Court Orders Review Of Coal Mining’s Impact On Endangered Species

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A federal court on Friday approved a deal that requires two federal agencies to review the environmental impacts of coal mining on endangered species.

Under the agreement, the Office of Surface Mining, the agency that regulates mountaintop coal mining, and the U.S. Fish and Wildlife Service — the agency that protects endangered species, will review a 1996 document that lays out how coal mining is likely to affect endangered species or their habitat.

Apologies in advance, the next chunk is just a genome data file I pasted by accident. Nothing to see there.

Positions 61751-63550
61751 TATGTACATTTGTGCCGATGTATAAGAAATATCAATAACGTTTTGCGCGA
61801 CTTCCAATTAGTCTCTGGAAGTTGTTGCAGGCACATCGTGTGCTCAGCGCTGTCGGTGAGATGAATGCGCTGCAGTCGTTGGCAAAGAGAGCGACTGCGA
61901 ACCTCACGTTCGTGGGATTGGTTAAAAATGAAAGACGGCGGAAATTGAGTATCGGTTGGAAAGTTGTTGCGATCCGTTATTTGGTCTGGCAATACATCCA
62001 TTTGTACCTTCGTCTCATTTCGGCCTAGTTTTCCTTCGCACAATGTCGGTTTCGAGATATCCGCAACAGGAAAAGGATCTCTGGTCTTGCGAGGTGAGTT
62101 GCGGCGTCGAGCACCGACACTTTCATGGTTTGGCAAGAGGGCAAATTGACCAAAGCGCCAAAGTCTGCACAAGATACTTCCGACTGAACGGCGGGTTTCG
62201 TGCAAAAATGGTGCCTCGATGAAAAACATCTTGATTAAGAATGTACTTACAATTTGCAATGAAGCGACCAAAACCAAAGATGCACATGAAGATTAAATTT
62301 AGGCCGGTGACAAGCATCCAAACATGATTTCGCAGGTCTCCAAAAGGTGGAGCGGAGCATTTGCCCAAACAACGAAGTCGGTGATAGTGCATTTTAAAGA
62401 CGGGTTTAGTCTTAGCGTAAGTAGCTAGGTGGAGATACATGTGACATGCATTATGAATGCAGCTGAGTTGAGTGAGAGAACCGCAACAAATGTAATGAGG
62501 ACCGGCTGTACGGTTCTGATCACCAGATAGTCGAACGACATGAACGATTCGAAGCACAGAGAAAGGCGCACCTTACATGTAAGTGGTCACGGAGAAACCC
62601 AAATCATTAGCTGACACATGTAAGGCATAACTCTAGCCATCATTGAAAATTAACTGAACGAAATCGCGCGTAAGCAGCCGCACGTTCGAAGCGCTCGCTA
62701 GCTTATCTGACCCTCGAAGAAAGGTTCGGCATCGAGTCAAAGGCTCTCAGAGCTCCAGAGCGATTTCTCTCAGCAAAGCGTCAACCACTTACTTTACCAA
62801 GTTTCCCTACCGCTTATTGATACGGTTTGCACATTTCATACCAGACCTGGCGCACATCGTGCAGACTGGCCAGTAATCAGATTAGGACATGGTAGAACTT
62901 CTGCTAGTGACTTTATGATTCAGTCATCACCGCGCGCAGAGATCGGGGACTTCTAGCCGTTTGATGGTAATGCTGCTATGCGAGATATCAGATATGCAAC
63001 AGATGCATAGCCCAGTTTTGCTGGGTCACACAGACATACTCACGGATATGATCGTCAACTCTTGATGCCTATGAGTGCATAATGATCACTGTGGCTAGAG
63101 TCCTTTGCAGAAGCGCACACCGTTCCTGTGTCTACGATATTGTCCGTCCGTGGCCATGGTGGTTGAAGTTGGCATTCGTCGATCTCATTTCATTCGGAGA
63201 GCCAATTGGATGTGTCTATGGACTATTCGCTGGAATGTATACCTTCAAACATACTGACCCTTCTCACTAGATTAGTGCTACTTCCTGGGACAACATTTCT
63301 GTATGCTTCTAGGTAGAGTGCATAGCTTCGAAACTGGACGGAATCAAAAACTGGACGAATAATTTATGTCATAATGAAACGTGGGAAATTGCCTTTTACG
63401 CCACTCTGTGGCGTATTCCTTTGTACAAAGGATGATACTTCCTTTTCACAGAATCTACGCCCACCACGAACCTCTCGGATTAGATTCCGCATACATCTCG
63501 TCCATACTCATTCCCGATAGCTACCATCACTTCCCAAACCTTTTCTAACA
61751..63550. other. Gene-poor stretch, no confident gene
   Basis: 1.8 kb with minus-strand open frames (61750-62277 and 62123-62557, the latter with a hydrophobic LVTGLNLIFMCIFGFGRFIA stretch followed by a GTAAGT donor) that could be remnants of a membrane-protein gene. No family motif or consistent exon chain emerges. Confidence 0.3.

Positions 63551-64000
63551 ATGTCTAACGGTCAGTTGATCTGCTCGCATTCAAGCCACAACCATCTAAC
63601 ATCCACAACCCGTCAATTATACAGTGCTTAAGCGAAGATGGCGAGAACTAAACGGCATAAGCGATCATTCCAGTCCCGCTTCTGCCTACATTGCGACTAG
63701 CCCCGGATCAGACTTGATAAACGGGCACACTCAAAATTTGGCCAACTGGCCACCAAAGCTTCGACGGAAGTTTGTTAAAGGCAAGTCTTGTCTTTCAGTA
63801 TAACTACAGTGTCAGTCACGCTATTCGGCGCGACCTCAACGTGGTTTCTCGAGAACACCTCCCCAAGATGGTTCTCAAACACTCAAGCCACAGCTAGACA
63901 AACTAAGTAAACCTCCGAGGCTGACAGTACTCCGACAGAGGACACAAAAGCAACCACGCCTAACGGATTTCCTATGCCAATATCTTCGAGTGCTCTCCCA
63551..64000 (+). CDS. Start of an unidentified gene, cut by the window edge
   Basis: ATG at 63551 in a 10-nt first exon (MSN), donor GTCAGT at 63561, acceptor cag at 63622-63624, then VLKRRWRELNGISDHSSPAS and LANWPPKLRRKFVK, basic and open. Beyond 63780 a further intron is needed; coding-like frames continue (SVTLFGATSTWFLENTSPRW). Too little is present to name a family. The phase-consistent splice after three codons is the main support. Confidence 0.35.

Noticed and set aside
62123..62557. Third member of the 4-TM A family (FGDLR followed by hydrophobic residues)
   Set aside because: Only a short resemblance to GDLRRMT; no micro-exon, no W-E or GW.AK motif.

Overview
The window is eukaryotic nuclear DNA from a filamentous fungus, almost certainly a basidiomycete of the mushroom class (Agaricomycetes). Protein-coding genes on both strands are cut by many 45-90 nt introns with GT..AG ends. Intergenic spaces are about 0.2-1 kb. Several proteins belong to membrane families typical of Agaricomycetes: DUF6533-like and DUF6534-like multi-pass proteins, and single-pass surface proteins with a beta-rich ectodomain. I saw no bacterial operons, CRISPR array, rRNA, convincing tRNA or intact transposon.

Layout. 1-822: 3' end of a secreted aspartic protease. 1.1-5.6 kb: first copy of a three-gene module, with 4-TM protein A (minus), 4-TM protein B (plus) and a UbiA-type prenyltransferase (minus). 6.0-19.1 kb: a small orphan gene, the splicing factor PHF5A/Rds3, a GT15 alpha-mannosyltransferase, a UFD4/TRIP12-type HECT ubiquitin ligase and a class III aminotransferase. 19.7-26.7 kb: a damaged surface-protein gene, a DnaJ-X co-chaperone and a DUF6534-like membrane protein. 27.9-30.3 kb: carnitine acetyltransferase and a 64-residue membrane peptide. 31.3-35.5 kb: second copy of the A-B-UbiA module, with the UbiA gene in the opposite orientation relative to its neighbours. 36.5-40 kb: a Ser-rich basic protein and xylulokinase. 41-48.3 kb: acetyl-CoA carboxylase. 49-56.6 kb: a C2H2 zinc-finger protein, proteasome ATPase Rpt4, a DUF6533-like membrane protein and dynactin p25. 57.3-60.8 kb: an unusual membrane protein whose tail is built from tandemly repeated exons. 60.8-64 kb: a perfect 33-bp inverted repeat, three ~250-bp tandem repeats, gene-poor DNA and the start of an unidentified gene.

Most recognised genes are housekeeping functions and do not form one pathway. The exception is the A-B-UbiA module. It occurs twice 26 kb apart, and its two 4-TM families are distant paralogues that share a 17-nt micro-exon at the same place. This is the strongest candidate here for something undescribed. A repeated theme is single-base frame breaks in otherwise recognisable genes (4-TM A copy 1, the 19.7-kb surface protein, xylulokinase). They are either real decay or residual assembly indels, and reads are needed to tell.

The deal came out of a lawsuit filed by environmental groups last year over the Guyandotte River crayfish in West Virginia. They argued the 1996 biological opinion was outdated.

Studies have shown that air and water pollution from coal mining can harm birds, fish, crayfish, insects and freshwater mussels as well as nearby communities.

The Fish and Wildlife Service has until October 16 to review the biological opinion and submit it to the Office of Surface Mining.

The review could affect a number of endangered species impacted by coal mining, not just the West Virginia crayfish, although under the court-approved deal the agencies must also adopt specific new guidance to prevent harm to the Guyandotte River crayfish.